Archive for the 'United States Supreme Court' Category


Erwin Chemerinksy: This love affair is over

After nearly four decades as a lawyer and 30 years teaching would-be lawyers, and after writing a leading textbook on constitutional law and helping establish a law school, and after standing before the justices five times on behalf of his clients, Erwin Chemerinsky has fallen out of love with the Supreme Court.


His break-up note runs for 342 pages and is called “The Case Against the Supreme Court.” The book makes its regretful message clear at the very beginning:

“We should realize that this is an emperor that truly has no clothes. For too long, we have treated the Court is if they are the high priests of the law, or at least as if they are the smartest and best lawyers in society.”


Sotomayor: Americans Should be Alarmed by Spread of Drones

Americans should be more concerned about their privacy being invaded by the spread of drones, Justice Sonia Sotomayor told an Oklahoma City audience.

Speaking before a group of faculty members and students at Oklahoma City University’s law school on Sept. 11, Justice Sotomayor said “frightening” changes in surveillance technology should encourage citizens to take a more active role in the privacy debate. She said she’s particularly troubled by the potential for commercial and government drones to compromise personal privacy.


Most Americans Want Cameras in the Supreme Court

The U.S. Supreme Court has long resisted efforts to allow cameras to broadcast its proceedings, despite overwhelming public support for the idea. A video of a federal court session in New York this week might shed a little light on why.


The Supreme Court’s NOT Top 10

The Supreme Court press and other court observers have spilled a lot of ink this past month discussing the cases the Supreme Court took and decided during October Term 2013. Relatively little was said about the cases the court chose not to decide—and it passed over some doozies. But as Rush drummer and lyricist Neil Peart put it so eloquently, “If you choose not to decide, you still have made a choice.”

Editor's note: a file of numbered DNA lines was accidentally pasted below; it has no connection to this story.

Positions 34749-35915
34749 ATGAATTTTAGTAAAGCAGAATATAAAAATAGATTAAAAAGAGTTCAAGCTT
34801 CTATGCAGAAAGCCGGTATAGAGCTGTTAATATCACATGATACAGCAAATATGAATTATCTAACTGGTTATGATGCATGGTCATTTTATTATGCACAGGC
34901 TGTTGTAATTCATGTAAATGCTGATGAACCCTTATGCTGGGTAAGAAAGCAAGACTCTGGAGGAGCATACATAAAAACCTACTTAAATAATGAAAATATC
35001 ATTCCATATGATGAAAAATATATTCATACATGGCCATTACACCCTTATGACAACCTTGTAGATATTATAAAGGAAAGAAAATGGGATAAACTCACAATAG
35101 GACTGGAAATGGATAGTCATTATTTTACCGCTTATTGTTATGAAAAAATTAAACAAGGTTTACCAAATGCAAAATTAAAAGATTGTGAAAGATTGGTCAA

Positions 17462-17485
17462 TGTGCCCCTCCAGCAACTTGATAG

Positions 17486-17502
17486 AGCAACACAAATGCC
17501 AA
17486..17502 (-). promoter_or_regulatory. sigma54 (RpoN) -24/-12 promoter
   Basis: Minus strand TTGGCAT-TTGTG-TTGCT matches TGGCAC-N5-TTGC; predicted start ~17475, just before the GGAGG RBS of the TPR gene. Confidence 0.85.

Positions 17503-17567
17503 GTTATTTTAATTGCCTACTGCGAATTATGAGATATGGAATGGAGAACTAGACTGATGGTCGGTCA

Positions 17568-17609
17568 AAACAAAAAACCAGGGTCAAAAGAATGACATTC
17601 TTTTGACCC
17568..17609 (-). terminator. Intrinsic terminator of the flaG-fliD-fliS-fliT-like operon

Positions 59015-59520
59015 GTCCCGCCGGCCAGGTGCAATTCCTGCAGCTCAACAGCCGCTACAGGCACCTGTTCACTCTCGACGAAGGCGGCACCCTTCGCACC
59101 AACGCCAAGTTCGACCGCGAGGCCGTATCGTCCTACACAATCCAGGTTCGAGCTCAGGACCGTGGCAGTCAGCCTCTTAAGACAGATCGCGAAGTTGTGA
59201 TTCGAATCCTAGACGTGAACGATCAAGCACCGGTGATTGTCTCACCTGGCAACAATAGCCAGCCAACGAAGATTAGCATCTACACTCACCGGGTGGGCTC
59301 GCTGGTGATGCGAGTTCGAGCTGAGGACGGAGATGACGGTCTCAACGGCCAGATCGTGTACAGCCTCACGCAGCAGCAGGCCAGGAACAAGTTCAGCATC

Lawmaker Accuses Two Justices of Misleading the Senate

A recent controversial ruling by the Supreme Court reveals that Chief Justice John Roberts and Justice Samuel Alito Jr. were less than transparent during their Supreme Court confirmation hearings, a Democratic lawmaker charged.

And the lawmaker, Sen. Richard Durbin, D-Ill., is none too happy about it.

The Supreme Court ruling in the Hobby Lobby contraception case, Durbin said, goes against the landmark 1965 privacy case, Griswold v. Connecticut, which both justices vowed to uphold during their confirmation hearings before the Senate Judiciary Committee nearly a decade ago.


Supreme Court’s First Amendment Hypocrisy

The Supreme Court’s reverence for the First Amendment would ring truer if justices applied the same standard to their own surroundings.

In June, the court unanimously rejected the Massachusetts abortion clinic buffer zone law on grounds that it restricts free speech on a public sidewalk. Yet, as other media outlets have reported, the court selectively enforces a protest-free zone in its own backyard — or more precisely, on its plaza.


Judge to Supreme Court: ‘STFU’

The Supreme Court is used to having its decisions publicly criticized, but rarely in R-rated language spouted by a federal judge, who says the justices should just “stfu.”

The remarks come from Nebraska-based Judge Richard Kopf, who has a reputation for provocative commentary on his personal blog.


Birth Control Order Deepens Divide Among Justices

In a decision that drew an unusually fierce dissent from the three female justices, the Supreme Court sided with religiously affiliated nonprofit groups in a clash between religious freedom and women’s rights.

The decision temporarily exempts a Christian college from part of the regulations that provide contraception coverage under the Affordable Care Act.

The court’s order was brief, provisional and unsigned, but it drew a furious reaction from the three female members, Justices Sonia Sotomayor, Ruth Bader Ginsburg and Elena Kagan. The order, Justice Sotomayor wrote, was at odds with the 5-to-4 decision on Monday in Burwell v. Hobby Lobby Stores, which involved for-profit corporations.


Compromise at the Supreme Court Veils Its Rifts

Two very different group portraits of the Supreme Court emerged this term, one familiar and one unexpected.

The familiar was on display Monday in two 5-to-4 decisions that were split by angry divisions and seemed to advance a conservative agenda.

But the more finely drawn portrait takes account of the 67 decisions in argued cases this term. The court was unanimous about two-thirds of the time, and those cases revealed signs of compromise and restraint, which many Supreme Court specialists said was a testament to the leadership of Chief Justice John G. Roberts Jr., 59.


Supreme Court Rules Whistleblower Testimony is Protected

The First Amendment protects public employees from job retaliation when they are called to testify in court about official corruption, the Supreme Court ruled.

The unanimous decision cheered whistleblower advocates, who said it could encourage more government workers to cooperate with prosecutors in public fraud cases without fear of losing their livelihoods.

The justices decided in favor of Edward Lane, a former Alabama community college official who says he was fired after testifying at the criminal fraud trial of a state lawmaker. Lower courts had ruled against Lane, finding that he was testifying as a college employee, not as a citizen.

October 2020